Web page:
The Daily Clintonian from Clinton, Indiana on November 7, 1944 · Page 1
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The Daily Clintonian from Clinton, Indiana · Page 1

Clinton, Indiana
Issue Date:
Tuesday, November 7, 1944
Page 1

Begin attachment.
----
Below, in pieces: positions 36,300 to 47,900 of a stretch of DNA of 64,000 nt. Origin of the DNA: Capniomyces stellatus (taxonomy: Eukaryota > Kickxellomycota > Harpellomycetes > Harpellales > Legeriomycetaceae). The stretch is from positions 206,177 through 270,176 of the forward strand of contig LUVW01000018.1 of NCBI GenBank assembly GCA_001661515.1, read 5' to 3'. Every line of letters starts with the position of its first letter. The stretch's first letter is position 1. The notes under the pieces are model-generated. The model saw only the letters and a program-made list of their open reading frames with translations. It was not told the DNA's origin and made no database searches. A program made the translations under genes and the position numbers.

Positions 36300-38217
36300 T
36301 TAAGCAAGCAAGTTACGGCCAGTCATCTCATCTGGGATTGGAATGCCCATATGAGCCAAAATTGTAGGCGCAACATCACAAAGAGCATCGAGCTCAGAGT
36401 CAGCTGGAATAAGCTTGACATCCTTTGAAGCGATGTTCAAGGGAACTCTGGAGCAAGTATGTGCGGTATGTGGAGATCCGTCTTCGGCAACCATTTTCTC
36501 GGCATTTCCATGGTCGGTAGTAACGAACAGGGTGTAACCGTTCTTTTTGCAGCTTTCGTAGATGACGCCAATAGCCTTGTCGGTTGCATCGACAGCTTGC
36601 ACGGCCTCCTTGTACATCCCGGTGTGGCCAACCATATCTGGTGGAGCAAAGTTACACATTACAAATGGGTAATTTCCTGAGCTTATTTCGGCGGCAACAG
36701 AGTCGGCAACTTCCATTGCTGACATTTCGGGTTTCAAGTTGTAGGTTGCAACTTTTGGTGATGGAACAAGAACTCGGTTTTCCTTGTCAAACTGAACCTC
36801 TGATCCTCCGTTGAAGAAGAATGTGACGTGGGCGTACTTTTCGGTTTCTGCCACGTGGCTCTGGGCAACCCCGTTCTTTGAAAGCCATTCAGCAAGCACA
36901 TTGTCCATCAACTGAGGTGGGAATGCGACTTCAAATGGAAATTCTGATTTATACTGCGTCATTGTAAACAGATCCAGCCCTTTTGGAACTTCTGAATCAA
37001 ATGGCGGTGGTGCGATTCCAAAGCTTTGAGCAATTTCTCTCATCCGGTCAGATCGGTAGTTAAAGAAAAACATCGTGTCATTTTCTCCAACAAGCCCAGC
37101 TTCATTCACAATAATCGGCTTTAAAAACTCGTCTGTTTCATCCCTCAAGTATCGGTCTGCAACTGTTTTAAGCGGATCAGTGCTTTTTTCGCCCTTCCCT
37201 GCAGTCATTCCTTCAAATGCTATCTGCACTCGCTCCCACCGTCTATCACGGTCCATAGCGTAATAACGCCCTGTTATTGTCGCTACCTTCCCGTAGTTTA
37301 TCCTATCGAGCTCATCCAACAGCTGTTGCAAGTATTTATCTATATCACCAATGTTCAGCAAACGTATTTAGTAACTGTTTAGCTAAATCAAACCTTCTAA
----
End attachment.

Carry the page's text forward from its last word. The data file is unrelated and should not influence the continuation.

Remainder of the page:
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THE BMLY CLINTONIAN The Home Newspaper Of Vermillion And Parke Counties Mailed In Conformity With P. O. D. Order No. 19687 THE WEATHER Considerable cloudiness and warmer today, tonight and Wednesday. Kaln Wednesday. Price Three Cents. CLINTON, INDIANA, TUESDAY, NOVEMBER 7, 1944. Volume 82 Number 216. DP I? vinR n nfnr dUlLiLUiyJux WHEAT TO FEED HUNGRY ITALIANS Record High Voir-.- -n Near As Close Ballovied; Key To Election in Eastern Ballot Soviets Launch Massed Battle For Budapest Titanic Struggle Rages In Sight of Budapest, Reds Silent; Savage Battles Fought, Nazi Reports Say NEW YORK, N. Y. The battle of the Red army against Germans and Hungarians In the region of Zulnok, 52 miles cast of Budapest, Is more important than the fight for the Hungarian capital Itself, the London radio said today. The broadcast, heard by CBS, said that until the strong Axis forces in thlB area have been defeated, the capture of Budapest "would be of doubtful value." First Returns Heavy State Vote Recorded; Signs Point to Major Republican Victory INDIANAPOLIS. Ind. Despite cloudy skies a heavy early vote was recorded in Indiana's election today. The brisk balloting was reported from both the Democratic industrial regions and the Republican rural areas, but the bulk of the labor vote was expected to bo cast from 4 p. m. until 8 p. m when the polio close. Many farmers also were likely to vote late. Expect 1,700,000 Votes Party leaders, on tho 'basis of the early balloting, believed that the lit mym MfH ill: W) fciy ;x i 4 v 't'wi liiSlllsiiiiifiMJiii Allies Crack German Grip In Mid-Holland Enemy Resistance South Of Meuse Crumbles, Move On Last Bar; Yanks Near Showdown in Hurtgen SUPREME HEADQUARTERS, Allied Expeditionary Force. The German grip on central Holland was broken today when British and Canadian troops put a virtual end to all enemy resistance south of the Maas (Meuse) river, but stubborn Nazi opposition still vas encountered in the Huertgen Foreet of Germany. Last Resistance CYumbling The only resistance south of the Maas was at the town of Moerdljk. American troops reached the outskirts of thlB vital link controlling the approaches to Rotterdam and the Dutch coast, and Polish forces also were reported approaching the town. Oen. Dwight D. Elnsenhower's headquarters announced that 43.000 German prisoners have been taken south of the Maas, most of them in the last two weeks. Showdown Battle Develops American Infantry and armored forces combatted violent German counter-attacks In the Hurtgen Forest area of the western Reich 'today as a showdown bntJe developed for possession of key positions dominating the plalnn before Cologne. I Regain Lost Town The furious fighting throughout the entire Hurtgen Forest area saw the Yanks at one time driven out of the town of Vossenack. Later the First Army troops commanded by j Lieut. Gen. Courtney H. Hodgcis regained most of the ground lost and at last word bad retaken more than half of Vossenack. I As the battling Inside Germany American Women To Cast 65 Percent Of Ballots in Election NEW YORK. N. Y. Today Ib Lady's Day at the polls. An estimated 68 percent of all the voters who flock to the voting booths will be women the largest percentage in this country's history. In addiion, women candidates are ' - ' :JH4 nniiiM i 1"FUl ITALIAN FARMER at Castellammarc, Italy, shows children : t!ie sacks of wheat that have been shipped to Italy by Allied i-nts. The wheat is distributed to farmers and baker 1 liberated areas to heln feed nrmnWin. (International) U. S. Carrier Warbircls Baiter Jap Ships, Planes Bunched Near Manila vote total would rise total would rise to nearly t,70fl,00n. Tho statistical department of the Republican State Com-mittoe today estimated the total registration at S, 206. 000. Many precincts reported much scratching, which encouraged sup ports of two Democratic candidates, Governor Henry F. Schrlcker. nom inee for senator, long terra, and Senator Samuel D. Jackson, who was permanent chairman of the Demo cratic national convention and who is the party's gubernatorial nominee. Their backers have claimed that they will receive the votes of thousands of Republicans who vVjte for Gover nor Thomas E. Dewey for President. Many of the late bets wore that President Roosevelt would carry the nation, but that Governor Dewey would capture Indiana's 13 electoral votes. The war workers and coal miners in the Terre Haute region voted fast and furiously and Kokomo and Jef- fersonville, where thousands of fac tory workers are employed also re ported unusually heavy balloting. There was a "fairly heavy" vote report from Bloomington. In Industri al Logansport, however, the early balloting was light. Record voting was reported from the si,k stocking" precincts of In (Continued on Ba - Page 2) rainy iicavy Voting Reported In Clinton, County voting was reporiea meaiuin to . ... 1 heavy in uiinion a nine piecmvia t w)th bal,otlng beginning brisk ly ear)y this m0rning and continuing steady through the afternoon and up untu g m tought wllen tne poU3 close. Many 'Wabash Rlver Ordnance Works employes cast their vote this morning with two hours granted the in the afternoon and evening due to1 entire personnel for voting time. j Heavy balloting was expected later in the afternoon and evening due to , the later polling hours with a ma-1 jority of the labor vote and some farm votes expected to be cast then, I PEARL HARBOR, Hawli. American carrier pilots carved another large slice out of Japan s rapidly disappearing sea power when they surprised a concentration of enemy shipping in the Manila area Saturday and hit six warships and destroyed nearly 200 Jap planes. Manila Harbor Dnmagert A communique Iroin Pacific fleet headquarters, in disclosing this latest strike against the Mikado's fleet, declared that "much damage was done in Manila harbor and at five airfields in the vicinity." First estimates i.f the damage inflicted on the enemy showed that one heavy cruiser was left burning and in a sinking condition; one light cruiser damaged; three destroyers damaged r one sub chaser aunk. and several cargo ships damaged. In addition, more than 100 enemy planes were destroyed on the ground, and 51 shot down in combat by Third Fleet carrier pilots in a series of furious air battles over Luzon and at sea in the vicinity of Admiral Halsey's fleet. Strike at Clark Field The carrier planes, winging in from the sea, also hit Clark Field, near Manila, where oil storage tanks, shops and hangars were given a terrific going over. Eighty enemy planes rose to intercept the Americans over the 'drome, and of these, 58 were shot out of the sky. Enemy air opposition became "less effective" during the rest of the day. However, an additional 25 Jap fighters were shot down over other targets. These Included Ba (Continued on Page 5) Put Dewey In : Slight Lead Dewey Leading in Kansas, ' Mass. Scattered Returns; ' Battle Resolves into City . Vs Rural, Small Town Area NEW YORK, N. Y. Fifty million American voters, deciding upon. Franklin D. Roosevelt or Thomas E. Dewey as their leader in the war and peacetime years to come, rolled up an increasingly impressive total vote today. With the early turnout of tho voters at the more than 140,000 polling places throughout the nation far ahead of the 1940 presidential election, there was every Indication that the total vote might surpasa even that record figure. Metropolitan Vote Heavy Headed by the two candidates President Roosevelt and Gov. Thomas E. Dewey the electorate was not long in voting. From the nation's metropolitan centers New York. Philadelphia, Chicago, Detroit, Bostonthe early vote was brisk and steady. The President followed his usual voting ritual at Hyde Park, where he cast his ballot as a "tree grower." Gov. Dewey, coming to New York from Albany, gave his occupation as "a lawyer" when he and Mrs. Dewey voted shortly after noon. Return Trickle In . Meanwhile, early returns In wide-(Continued on page S) ; 'Election Fraud' Charges Hurled In Indiana Balloting INDIANAPOLIS, Ind. Indiana was election fraud conscious today. The situation arose because of a fight over the registration law be-tewn Democratic Governor Henry F. Schricker and Republican Attorney General James A. Emmert and the appointment by Republican Lieuten ant Governor Charles M. Dawson of ;i five-man senatorial commission to investigate "corruptions and frauds" arising from today's election. Many local election board mem- berB were perplexed by the result of tne schricker-Emmert battle. The Rtatn election board, of which Gover- ner Schricker is one of the two Dem- ocratic majority members, Monday afternoon issued an order permitting voters whose names are not on the precinct registration books to file affidavits, signed by two freeholders, that they are qualified. They would then he permitted to vote. Whereupon Attorney General Em- I mert teleeraohed the coimtv -wtinn boards to disregard the autn hnarrf'- rulfnsr and to force the voters in question to go to the courthouses In their respective counties for certification. "We will seek a court order mandating all election officials to follow the law and permit the voting by affidavit," James L. Beattey, Marion County Democratic chairman, said. After the Attorney General charged that Governor Schrlcker and David M. Lewis, the other State Klectlon Board member, were "trying to steal the election." the Gov- ernor contended that many official registration lists, particularly In Marion County, are "Inaccurate and Incomplete". Appointment of the Senatorial CommiKslon. which consists of three Republicans and two Democrats, was authorised by tho General Assembly's special session Saturday. Unofficial Registration Figures at 2,205,000 INDIANAPOLIS, Ind. Republican state headquarters released an unofficial voter registration total for today's election which contradicted the general report that the registration total is the greatest in Indiana history According to the Republican forecast, there are 2.205.000 registered voters, which represents a decrease from 1940 of 48.744 persons. The G.O.P. figures were prepared by L. E. Bowman, state committee statistician and former auditor of state. MOSCOW, RusBla. Titanic battles raged In the suburbs of Budapest today as Russian cloumns smashed relentlessly against stubborn German defense barring Soviet seizure of the vital Hungarian capital. Fierce Nazi resistance, front line dispatches Indicated, slowed the sweeping advance of the Red army. There was no hint, however, that Marshal Rodlon Malinovsky's second Ukranlan army had fallen back from Budapest's outskirts. .Confusion Grips Budapest 1 (Great confusion reigns within Budapest, according to Turkish dls-' patches from the city. One of these ! reports broadcast by BBC and heard by the Blue Network disclosed that i Continue nn Pare Si "Lawyer" Dewey and "Farmer" Roosevelt Cast Ballots Today NEW YORK, N. Y. Thomas E. Dewey, lawyer and resident of New York's Roosevelt Motel, cast his bal lot today in the nation's first war - time election since the Civil War aB a plain American citizen. Dewey, Governor of New York and "Republican nominee for the nation's highest office, arrived by train from Albany shortly after noon and went directly to a polling place In the offices of the American Automobile 1-11 JOtU C-iat i . mtj kw 1 IIU KUVeillui WHO Bu,uiuiiaiiii;u u; .. t..i m.. urc, uU .... . uockwooo. ne save ' lawjBi. Upon his arrival was greeted with the cheers of a crowd of more than I 2,000 persons who crowded the. streets outside. HYDE PARK, N. Y. Plain Franklin D. Roosevelt, tree grower and farmer of Dutchess county, in New York's legendary Hudson river highlands country, today cast his vote in the nation's presidential election. (Continued on para 6) British Minister In Egypt Slain By Two Assassins CAIRO, Egypt. The assassins who fatally wounded Lord Moyne, British resident minister of the Middle East and instantly killed his chauffeur, carefully laid their plans for the attack over a period of almost two weeks, the information ministry revealed today. The pair rented bicycles Oct. 27 and again Nov. 1. paying a deposit of approximately $40. When they called at the shop yesterday before their attack, the shopkeeper said since they had been there before, they needn't bother with a deposit. Police uncovered the fact the two men had kept a close watch on Lord Moynes house In the Zamalek dis trict. They were standing Insid1 the garden of his house when Lord Moyne drove up with his secretary. Miss Osmond, and Capt. Hughes Win-slow, his aide. As the driver alighted, officials revealed, the attackers fired, one with a Mauser and the second with an '"ordinary revolver." The driver was killed instantly. Lord Moyne was fatally wounded. f The assassins jumped on their bicycles and fld. An eye-witness to the shooting called to a motorcycle constable and 'old him of the attack. After a long chase, the constable captured both men. Both were searched but they had no papers on them and when they were questioned in Hebrew they replied only that "we are saying nothing. We will wait for the court." Police said it was established that the two men were Jews, but it was not known whether they were from Palestine. The heavier voting In Clinton city GOP Needs Only Six was holding true in the county's: Democrats who four years ago other 24 precincts but even unoffic-1 rode 268-strong into the 77th Con-lal results will be delayed because of gress on a Roosevelt landslide now the later hours. j have only 214 members aB against Advance voting at the county 1 212 Republicans. The balance is clerk's office has indicated a heavy made up of four minority party mem- playing a more prominent role than ever before, with 25 running for. congress. This also constitutes a new record. t.Iainor Rare Spotlighted Spotlighted in the political area are glamorous Clare Boothe Luce and her Democratic opponent, attractive. (Continued on Page 2) Republicans Point For House Control In Today's Ballot G.O.P. Victory in House Seems Certain; 35 Senate Seats at Stake in Voting . NEW YORK The nation's voterF write their specifications and assign political control for a new congress today their decision as unpredictable as the presidential outcome upon which it may largely hinge. House raptures Attention Although this first wartime electorate since the Civil War will name 35 Senators-one-third the upper chamber's membership the interest of both Republicans and DemocratF centered on the balloting for the 435 representatives who will comprise the House in the 79th Congress. For it is in the House where GOP leaders see their strongest chance in 14 years to upset democratic con- trol. thinned by special elections and deaths to a scant margin of two Beats. Many observers view this as a certainty, hers who have helped maintain ad- ministration control plus tne acan- cies. To elect their own speaker and taKe over ine important commiuees, ttepuuucans must win sia sems, an Increase of only six. In the Senate they must defeat 12 Democrats without losing one of their own places, a slender prospect Inasmuch as nine of these contests are In the Democratic south. iCoiiiinuen on page B) . tcrs, Tex. to begin his haHic training ' mn I n I u ii ( rvttifiti Un tin. hunn nn signed to a Imttatlou stressing heavy wenpnna. - r.S.A. Mrs. Rosemary Stuttz has received word from her husband that he has been promoted to the rank of Serg-1 eant. Sgt. Charles Stultz Is a tail j gunner on a B-24 Liberator some-1 where in England. U.S.A. ! Veteran of action over Europe as an aerial gunner, TSgt. George T. Lyons of 618 North Main street is now stationed at the Ft. Logan Convalescent Hospital, near Denver, Colo. A member of a B-24 combat crew which completed 30 missions, Lyons was recently returned to the states and sent to Ft. Logan, one of several Personnel Distribution Commend convalescent hospitals, for the high-(Continued on Page 5) j , ; I j I 1 Yanks Blast Way Toward Last Jap Leyte Stronghold Advancing Yanks Close In On Ormoc Corner; Airmen Artillery Support Drive NEW YORK, N. Y Two Anw. lean B-29 Buperfortrem lxmbars flew over the main Jap liomo inland of Honshu today, marking the third tune within a week that the big craft have carried out 'nor-ties over the same area, the Jap home radio reported today. ' The unKultstantiateri Jap report, recorded ly the ViX Nald 1ko that 44 HuperfortresseK raided Iwo Island in the Volcano group the day before yesterday. American planes, in addition, raided the Haha and (Irichl Islands in the Ikmrns yesterday, the Jap transmitter said. GEN MACARTHURS HEADQUARTERS, Philippines. Ameri can infantrymen, artillerymen and aviators today continued to blast their way closer to the village of Or moc, last remaining stronghold of the Japanese on Leyte Iisland In the Central Philippines. Guns, Planes Aid Drive The Yankees were ready and waiting for any attempt of the cornered Japs to break out of the small pocket (Continued on page ) But the Paris meeting would probably follow the meeting of the blp three in eastern Kurope. Both President Roosevelt anrf Prime Minister Churchill, it fs pointed out, would seek to avoid the Impression that British and American plans are being laid In advance of a conference with Rtalin. International ttwnHty Paramount When the three leaders meet, the principal Item on thetr agenda will be the Dumbarton Oaks plan for an international security organization. That plan failed to settle the controversial question of whether one of the big powers would have the right of veto in the security council If it was involved in aggression. The Russian delegation at Dumbarton Oaks has stoutly insisted on this right of veto. The matter war left open, and Acting Secretary of State Stettinius has said It must a-wait a personal conference of the three leaders. In Stalin's Monday address he praised the Dumbarton Oaks plan, but acknowledged there were differ ences of view yet to be settled. PHs Conference Follows Following the big three confer ence, it is expected that Roosevelt and Churchill will proceed to Paris for conferences on the future of the proper mounted, the campaign a-galnst remnant German forces south and wont of the Maas (Meuse) river (Continued on page 6) Steady Allied Push On Nazis Defenses In Italy Continues ROME, Italy. PollBh troops of the Allied Eighth Army In Italy, pushing toward the city of Forll, captured several Important hill features, including Mount Maggiore and Mount Testa, Mediterranean headquarters announced today. The villages of San Martino and Marsignano also were cleared of enemy forces. The Fifth Army pressing forward on Bologna confined their activity to patroling. Medium bombers of the Tactical Air Force attacked bridges and transformers on the Brenner Pass rail line with excellent results. headquarters said, and communica tions and coastal port targets In the Italian battle area were blasted by fighters and fighter-bombers. Heavy bombers in daylight yesterday hit targets in Austria, Yugo Blavla and Italy. Shipping In the Adriatic also was battered In the 2,700 sorties flown. Former Clinton Pressman Now in Plane Repair Crew AN AIR SERVICE COMMAND DEPOT IN ENGLAND. Sergeant Lamberto Mlckelinl, who used to get a kick out of watching the Daily Clintonian roll off the presses, now gets the same thrill from watching battle-damaged planes roll of repair assembly lines at this great Air Service Command depot. The former Clintonian pressman la now an aircraft mechanic who recently won high commendation for helping to shatter world's records repairing aircraft here. In a recent two-month period he and his fellow mechanics sent back Into action the highest number or battle-damaged craft since the Air Service Command began operation? in England. "A knockout blow against Germany." was the way his Commanding General, Brig. Gen. I. W. Ott, described their effort. Sergeant Mlckelinl entered the Army Air ForceB in August, 1942 and attended Army aircraft technicians' school at Patterson Field. Ohio. He Is the son of Mr. and Mrs Miko Mlckelinl of Fort Wayne, formerly of Clinton. Clinton Repairmen Meet An important meeting of the Clinton Automobile Repairmen and Service Station Attendants' Association will be held at 8 p. m. tonight In the Homey-Roberts Battery Shop on Mulberry Street, it was announced today. labsentee ballot with 340 absent j voter ballots being cast. Soldier vot-1 Ing, however, was slight with only 409 of the county's estimated 1,600 eligible voters casting ballots. At stake in the county and district are 12 offices while the state ballot lists some 10 candidates while the federal ballot lints the presidency and vice presidency In addition to the short and long term Indiana seuatorshlps. Allied Big Three Parley on Postwar World Security Is Believed Near NEWS OF LOCAL MEN IN SERVICE The Clintonian welcomes any news of relatives or friends in the armed services for this column. PHONE 32 WASHINGTON, I). C. Regard less of tho outcome of the election, it Is the official view of Washington today that President Roosevelt will soon leave for a meeting with Prime Minister Churchill and Marshal Stalin somewhere In Europe. Will Sot Met In Paris It Is believed, however, that such a meeting of the big three, who last conferred at Teheran jupt a year ano, will not take place in Paris. Officials pointed out that Stalin would not go so far from home, since lie must maintain constant communications with Moscow for personal direction of the wax. Also, the recent controversy between Gen. ChatleB de Gaulle and the French communists makes it po-tically unsuitable for Stalin to go to Paris. Balkan Meeting itt IJkely A much more likely meeting place, it is suggested, would be in the Bal kan area, perhaps in the capital of either of the late Axis satellites, Bulgaria or Romania. This does not rule out, however. a visit of President Roosevelt to Paris. In fact, it is fully expected that he will accept the invitation which De Gaulle has extended for a meeting in Paris, where It is believed Churchill would come at the same time. The promotion of Sergeant Vincent PiitllR, Jr. of Clinton from the mnk of Corporal has been snnoun red by the Commanding Officer of a Squadron of Maj. Oen. C. L. Chen-nault'a Fourteenth Air Force lu China. figt. Dattla la the on of Mr. and Mrs. Vincent Dattla. Sr. of route two and - ia a graduate of Clinton High School. Before joining the Army Air Force in December. 1942 he was employed by the Pullman Air Craft Chicago, 111. He has been overseas seven months of which time three months has been in China with the "Flying Tigers." U.S.A. Stanley C. Beaty. 18. is receiving his boot training at the U. S. Naval Training Station, Great Lakes, 111. U.S.A. Pvt. James H. Houston, son of James P. Houston of route three. Clinton, has arrived at Camp Wol- (Continued on page fi